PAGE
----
Video on Targeting Stress and Cultivating Gratitude
We’ve all experienced stress in the body: from that initial surge of hormones, elevated blood pressure and heightened senses, to chronic conditions of irritability, insomnia, anxiety, pain, and lowered levels of immunity. Despite its bad reputation, stress is a life-saving mechanism that allows us to perceive potentially harmful events and quickly respond to danger through the fight-or-flight response. Still, our body’s physiological reaction to stress – whether caused by a looming deadline at work or something far more threatening – is indistinguishable, forcing the sympathetic nervous system (stress system) to remain hyperactive.
Meditation, on the other hand, activates the parasympathetic nervous system (the rest and digest system), and counters the overactive tendencies of our amygdala: the part of the brain responsible for our survival instincts. Daily meditative practice makes it easier not only to embrace a natural state of awareness, but also helps to train the brain to become more focused, less reactive to negative influencers, and decreases the accumulation of stress in the body.
Meditation is not a means to control the mind: we have as many as 50,000 thoughts a day, making it an implausible feat to quell that stream of consciousness. Nor should it simply be used as an occasional relaxation tool: the physical, mental, emotional, and spiritual benefits of mindful practices are too impressive to be thought of only in times of need. Rather, meditation allows us to connect to the deepest part of ourself, to unearth the silence beneath the thoughts, to access an unchanging, interior world disassociated from external stimuli.
Given our culture’s association with stress and success, we often link optimal performance to intensity and tension. A common misconception of practicing meditation is that by embracing a state of relaxation, we in turn become less competitive. Research, however, indicates otherwise: stress not only inhibits our ability to concentrate and make good decisions, but also wrecks havoc on our body’s healing response, increasing our chances of developing heart disease, diabetes, auto-immune and digestive disorders, and cancers. In contrast to this dire list of health problems, meditation has been shown to improve creativity, energy, fluid intelligence, memory, learning capabilities, and reduce performance anxiety.
Incorporating mindful practices like meditation into your workday allows you to establish a peaceful reference point that you can access whenever a situation is spinning out of control. Below are a fews examples that can be practiced at your desk, in an empty conference room, or even in the bathroom – wherever you feel most comfortable closing your eyes and indulging in the silence.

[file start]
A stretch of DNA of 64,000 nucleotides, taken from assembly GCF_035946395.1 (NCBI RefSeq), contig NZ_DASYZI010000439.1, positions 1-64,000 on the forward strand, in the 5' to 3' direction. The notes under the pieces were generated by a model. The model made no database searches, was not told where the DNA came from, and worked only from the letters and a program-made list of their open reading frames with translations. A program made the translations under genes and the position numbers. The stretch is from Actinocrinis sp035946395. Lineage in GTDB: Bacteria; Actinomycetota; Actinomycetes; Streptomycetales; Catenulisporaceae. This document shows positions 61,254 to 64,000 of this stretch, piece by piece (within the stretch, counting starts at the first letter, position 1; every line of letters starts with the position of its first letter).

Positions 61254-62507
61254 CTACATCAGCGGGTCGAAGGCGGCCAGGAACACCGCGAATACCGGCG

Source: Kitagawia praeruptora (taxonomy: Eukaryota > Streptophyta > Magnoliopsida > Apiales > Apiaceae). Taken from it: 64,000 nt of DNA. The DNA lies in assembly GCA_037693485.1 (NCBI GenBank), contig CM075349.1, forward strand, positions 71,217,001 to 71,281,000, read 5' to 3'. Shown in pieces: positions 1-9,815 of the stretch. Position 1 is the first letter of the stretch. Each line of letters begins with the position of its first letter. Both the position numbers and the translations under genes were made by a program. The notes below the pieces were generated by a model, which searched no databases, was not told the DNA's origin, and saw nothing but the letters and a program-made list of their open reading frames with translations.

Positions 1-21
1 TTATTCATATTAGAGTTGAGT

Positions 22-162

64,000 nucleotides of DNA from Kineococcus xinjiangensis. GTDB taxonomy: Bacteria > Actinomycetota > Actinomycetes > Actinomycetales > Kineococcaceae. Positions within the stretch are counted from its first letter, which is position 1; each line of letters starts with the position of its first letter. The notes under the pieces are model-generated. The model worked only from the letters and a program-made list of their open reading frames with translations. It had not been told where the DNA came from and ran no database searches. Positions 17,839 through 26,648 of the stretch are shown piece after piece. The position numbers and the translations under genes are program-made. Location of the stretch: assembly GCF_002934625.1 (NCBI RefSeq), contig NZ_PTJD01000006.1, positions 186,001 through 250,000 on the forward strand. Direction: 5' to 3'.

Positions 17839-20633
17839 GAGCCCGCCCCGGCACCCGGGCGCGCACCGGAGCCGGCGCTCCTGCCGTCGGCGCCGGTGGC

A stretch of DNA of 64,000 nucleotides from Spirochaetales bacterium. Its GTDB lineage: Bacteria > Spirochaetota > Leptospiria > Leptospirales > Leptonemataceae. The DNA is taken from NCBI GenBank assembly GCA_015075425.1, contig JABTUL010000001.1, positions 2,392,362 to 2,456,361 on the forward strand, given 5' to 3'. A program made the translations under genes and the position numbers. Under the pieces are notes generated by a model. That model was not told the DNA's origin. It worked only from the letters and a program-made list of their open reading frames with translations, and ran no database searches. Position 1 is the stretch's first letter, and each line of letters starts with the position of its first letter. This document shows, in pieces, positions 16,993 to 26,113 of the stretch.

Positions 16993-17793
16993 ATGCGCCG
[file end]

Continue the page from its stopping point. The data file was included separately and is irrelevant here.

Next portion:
Long, Slow Deep Breathing:
Inhaling slowing through your nose, experience the belly filling with air and expanding outward into the world. Next feel the air filling your lungs entirely, pushing your shoulders back to increase the tension felt on the chest and diaphragm. Allow the breath to then move up to the clavicle.
Hold for a moment.
Exhaling slowly through the nose, experience the breath clear completely from the lungs, before contracting your belly against your spine to release the rest of the air.
Hold for a moment.
Repeat this cycle, keeping the length of each segment equal in time (example: inhaling while you count to 4 and exhaling while you count to 4).
When you feel ready, allow your breath to return to its natural rhythm and depth.
Scan your entire body, from the crown of your head to the tips of your toes, calling attention to each sensation felt throughout your being.
Relax your forehead, soften the eyes, bring awareness to your nose, cheeks, ears, lips. Relax the jaw, neck, and slowly scan down the entire left arm, from shoulder to fingers. Draw your attention across your clavicle to your right arm, scanning down from your shoulder to fingers.
Bring awareness to your heart center, imagining your heart pumping blood. Experience the sensations of the belly, the pelvis sitting in the chair. Scan down each leg from the thigh to the tips of the toes, first the left leg, and then the right.
Imagine the spin unifying the right and left side, rotating down the back of your body.
If any area is feeling pain or discomfort, breathe fully into the space, imagining a warm healing energy enveloping that area.
With your eyes closed, take a moment to confront a recent stressful situation. Allow yourself a few few seconds to relive the experience before asking “how did this situation make me feel?”. Pause to contemplate the question, then reflect, “how did I treat myself and others?”. Finally ask yourself, “what did I do to relieve this stress?”. Now release this experience, coming into the present moment as fully as possible, willing yourself to be completely relaxed. Ask yourself “how do I feel now?”.
Bring to mind a moment when you were at ease. Perhaps you were on vacation, enjoying the beauty of nature, or simply surrounded by friends and family. Take a few seconds to step fully into this recreated visualization. Ask yourself, “how did this situation make me feel?”. Pause to consider the question, then contemplate, “how did I treat myself and others?”. Finally ask yourself: “what can I do to feel like this more often?”.
Take a few deep cleansing breaths. In your own time, open your eyes and try to carry this experience of gratitude with you for the rest of the day.